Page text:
A new method for water distribution in residential homes is gaining popularity among homebuilders. A manifold plumbing system is a control center that feeds flexible hot and cold water supply lines to individual fixtures. Flexible polyethylene piping is used because it’s resistant to extreme temperatures and is therefore suitable for hot water use. This piping is also resistant to chemicals that can corrode copper pipes and will also retain its shape and strength over time.

A good alternative to traditional copper pipe the manifold plumbing system uses PEX (cross-linked polyethylene) piping. Manifold plumbing systems are similar in concept to a home’s electrical circuit breaker system. Separate manifolds serve hot and cold water lines. The cold water manifold is fed from the main water supply line, and the hot water manifold is fed from the hot water heater.

Water pressure in the manifolds is maintained by the incoming service line, and a dedicated water supply line feeds each fixture from a port in the manifold. Because each fixture has its own supply line, the size of the PEX pipe can be adjusted for a fixture’s specific use.

Flexible PEX piping is quieter than other types of piping. It expands and contracts less and is less likely to cause a tapping sound in the water pipes.

Some Choices and Terms for Plumbing Fixtures

  • A lavatory sink is a bathroom sink that sits within a cabinet fixture.
  • A pedestal sink is a freestanding sink without a cabinet base.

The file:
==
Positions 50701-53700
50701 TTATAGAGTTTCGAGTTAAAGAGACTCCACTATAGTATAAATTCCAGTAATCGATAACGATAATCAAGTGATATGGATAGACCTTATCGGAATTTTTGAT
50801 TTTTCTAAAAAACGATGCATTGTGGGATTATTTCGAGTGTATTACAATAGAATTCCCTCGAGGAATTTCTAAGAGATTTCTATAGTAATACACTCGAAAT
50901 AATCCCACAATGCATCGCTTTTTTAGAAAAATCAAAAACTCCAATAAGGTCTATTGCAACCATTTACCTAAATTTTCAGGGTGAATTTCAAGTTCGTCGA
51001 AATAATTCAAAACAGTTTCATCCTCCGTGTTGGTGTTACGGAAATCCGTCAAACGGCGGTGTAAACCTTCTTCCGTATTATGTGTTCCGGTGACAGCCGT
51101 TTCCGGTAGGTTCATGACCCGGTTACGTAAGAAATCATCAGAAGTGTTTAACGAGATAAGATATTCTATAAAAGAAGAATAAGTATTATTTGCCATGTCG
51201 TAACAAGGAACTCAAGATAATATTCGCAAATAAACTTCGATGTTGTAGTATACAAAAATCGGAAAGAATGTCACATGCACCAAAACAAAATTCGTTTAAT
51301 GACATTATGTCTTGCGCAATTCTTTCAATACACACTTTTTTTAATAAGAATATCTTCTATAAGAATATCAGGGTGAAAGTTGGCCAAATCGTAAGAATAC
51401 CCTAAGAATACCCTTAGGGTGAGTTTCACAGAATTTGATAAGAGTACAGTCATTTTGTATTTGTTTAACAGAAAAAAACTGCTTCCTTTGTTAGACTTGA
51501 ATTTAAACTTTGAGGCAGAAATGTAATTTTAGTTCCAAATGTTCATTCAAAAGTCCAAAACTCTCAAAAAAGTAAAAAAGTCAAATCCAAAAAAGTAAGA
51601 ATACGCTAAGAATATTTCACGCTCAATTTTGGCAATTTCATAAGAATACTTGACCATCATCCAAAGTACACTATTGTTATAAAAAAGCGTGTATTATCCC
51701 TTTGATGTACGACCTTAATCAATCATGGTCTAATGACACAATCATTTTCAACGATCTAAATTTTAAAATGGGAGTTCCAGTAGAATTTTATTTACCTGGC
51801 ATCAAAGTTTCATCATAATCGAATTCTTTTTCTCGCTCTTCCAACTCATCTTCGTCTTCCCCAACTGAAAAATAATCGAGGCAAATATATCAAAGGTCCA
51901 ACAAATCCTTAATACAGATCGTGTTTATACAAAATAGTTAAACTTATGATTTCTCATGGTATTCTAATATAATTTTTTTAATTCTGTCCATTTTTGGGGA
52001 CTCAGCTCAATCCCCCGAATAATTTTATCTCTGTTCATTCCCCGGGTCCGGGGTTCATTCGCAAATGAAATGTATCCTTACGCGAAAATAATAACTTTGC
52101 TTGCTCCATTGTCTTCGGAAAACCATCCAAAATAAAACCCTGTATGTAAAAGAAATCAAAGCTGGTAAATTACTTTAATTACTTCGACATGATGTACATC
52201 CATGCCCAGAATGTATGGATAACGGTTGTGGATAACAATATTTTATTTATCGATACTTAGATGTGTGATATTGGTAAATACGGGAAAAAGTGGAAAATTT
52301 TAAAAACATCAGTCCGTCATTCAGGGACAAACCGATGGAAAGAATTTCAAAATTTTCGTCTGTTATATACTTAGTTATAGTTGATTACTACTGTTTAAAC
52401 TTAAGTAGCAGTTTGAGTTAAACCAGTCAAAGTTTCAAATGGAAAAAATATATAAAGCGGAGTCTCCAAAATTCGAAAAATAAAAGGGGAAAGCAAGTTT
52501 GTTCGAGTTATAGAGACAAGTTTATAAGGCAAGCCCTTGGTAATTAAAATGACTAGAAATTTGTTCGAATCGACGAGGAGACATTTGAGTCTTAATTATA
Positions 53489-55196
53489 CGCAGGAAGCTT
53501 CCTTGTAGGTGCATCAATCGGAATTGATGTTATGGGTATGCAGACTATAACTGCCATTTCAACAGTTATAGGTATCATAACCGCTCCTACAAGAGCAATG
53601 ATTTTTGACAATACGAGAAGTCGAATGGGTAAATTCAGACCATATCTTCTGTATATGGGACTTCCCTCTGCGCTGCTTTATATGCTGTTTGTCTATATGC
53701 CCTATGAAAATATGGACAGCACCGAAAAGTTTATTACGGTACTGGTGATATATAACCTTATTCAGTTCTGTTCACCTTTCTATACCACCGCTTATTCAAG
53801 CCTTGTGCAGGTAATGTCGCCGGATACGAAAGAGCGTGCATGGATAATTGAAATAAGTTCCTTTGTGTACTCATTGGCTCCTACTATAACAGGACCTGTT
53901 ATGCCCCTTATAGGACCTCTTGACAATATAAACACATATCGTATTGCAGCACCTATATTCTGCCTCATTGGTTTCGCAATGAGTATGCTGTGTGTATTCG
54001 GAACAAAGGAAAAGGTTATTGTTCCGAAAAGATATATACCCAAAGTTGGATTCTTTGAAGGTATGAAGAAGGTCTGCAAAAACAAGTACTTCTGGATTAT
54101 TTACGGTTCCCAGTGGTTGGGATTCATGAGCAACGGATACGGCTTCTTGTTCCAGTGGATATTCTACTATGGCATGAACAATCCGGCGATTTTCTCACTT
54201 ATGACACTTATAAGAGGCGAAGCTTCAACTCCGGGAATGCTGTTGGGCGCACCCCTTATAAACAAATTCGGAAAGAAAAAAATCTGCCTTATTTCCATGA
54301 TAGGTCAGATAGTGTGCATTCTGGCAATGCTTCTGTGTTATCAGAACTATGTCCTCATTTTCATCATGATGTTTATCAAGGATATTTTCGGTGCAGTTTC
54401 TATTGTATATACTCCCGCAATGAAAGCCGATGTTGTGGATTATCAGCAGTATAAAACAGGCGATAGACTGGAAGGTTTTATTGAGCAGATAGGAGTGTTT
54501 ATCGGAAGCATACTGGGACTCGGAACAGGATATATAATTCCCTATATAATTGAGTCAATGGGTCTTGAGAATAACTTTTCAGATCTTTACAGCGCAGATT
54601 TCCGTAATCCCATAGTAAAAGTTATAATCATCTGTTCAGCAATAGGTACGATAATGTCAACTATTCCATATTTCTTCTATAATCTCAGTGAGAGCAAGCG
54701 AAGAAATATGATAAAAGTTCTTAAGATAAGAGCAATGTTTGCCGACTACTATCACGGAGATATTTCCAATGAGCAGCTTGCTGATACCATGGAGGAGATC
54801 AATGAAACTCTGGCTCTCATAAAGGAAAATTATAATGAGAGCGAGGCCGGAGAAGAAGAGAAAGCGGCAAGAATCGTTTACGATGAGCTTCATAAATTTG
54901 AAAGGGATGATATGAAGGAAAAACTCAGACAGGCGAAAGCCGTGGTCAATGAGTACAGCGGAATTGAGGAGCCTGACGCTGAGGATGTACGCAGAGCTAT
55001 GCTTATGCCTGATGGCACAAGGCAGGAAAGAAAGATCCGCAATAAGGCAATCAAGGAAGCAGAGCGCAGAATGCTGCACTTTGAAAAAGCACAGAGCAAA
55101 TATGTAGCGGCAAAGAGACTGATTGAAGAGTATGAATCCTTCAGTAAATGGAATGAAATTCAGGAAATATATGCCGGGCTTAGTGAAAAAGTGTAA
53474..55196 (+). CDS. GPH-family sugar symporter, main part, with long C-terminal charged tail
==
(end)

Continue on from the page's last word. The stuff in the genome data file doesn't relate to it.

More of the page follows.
• A utility sink is a large, deep sink typically found in laundry or utility rooms.
  • A shower/bath is a tub or small enclosure used for bathing. It can either be freestanding or built-in.
  • A whirlpool is a popular option for tubs. Built-in jets force water around tub. Great for relaxing.
  • A steam shower is a nice luxury feature similar to a shower, except jets emit steam instead of water.
  • Bidets are becoming more common in North America. They are used for cleaning your body’s private areas between baths.
When undertaking any plumbing projects, you may want to consider other services as part of your installation.
Here are some choices to think about:
  • Freeze protection is a mechanical feature on exterior garden faucets. Instead of the shut-off valve being on the outside of the house, it’s set several inches inside the house. This protects the pipes from freezing. You can also add Styrofoam faucet covers, which will cut the wind and insulate the faucet from cold air.
  • Insulating pipes is a nice option for colder climates because ice can cause pipes to burst. Often it can be a simple do-it-yourself job. Look for thermal foam pipe protectors at your local hardware store. Simply cut to size and fit around the pipes.
  • Another option is an insulating water heater, which looks like a jacket for your hot water heater and keeps heat loss to a minimum.
  • A circulating hot water pump is a nice option for larger homes where faucets are a long distance from the heater. It gives a boost to the hot water flow, allowing hot water to arrive at the tap faster.

This paper is intended for informational purposes only. Nothing contained herein constitutes legal, financial or other professional advice. Transmission of these materials is not intended to create, and receipt does not constitute, any relationship of any kind between the provider and the recipient. Some of these points may not apply in your area. Different term and conditions may vary from state to state and province to province. All articles, text and photographic material presented here is for the use and pleasure of the recipient only. Download PDF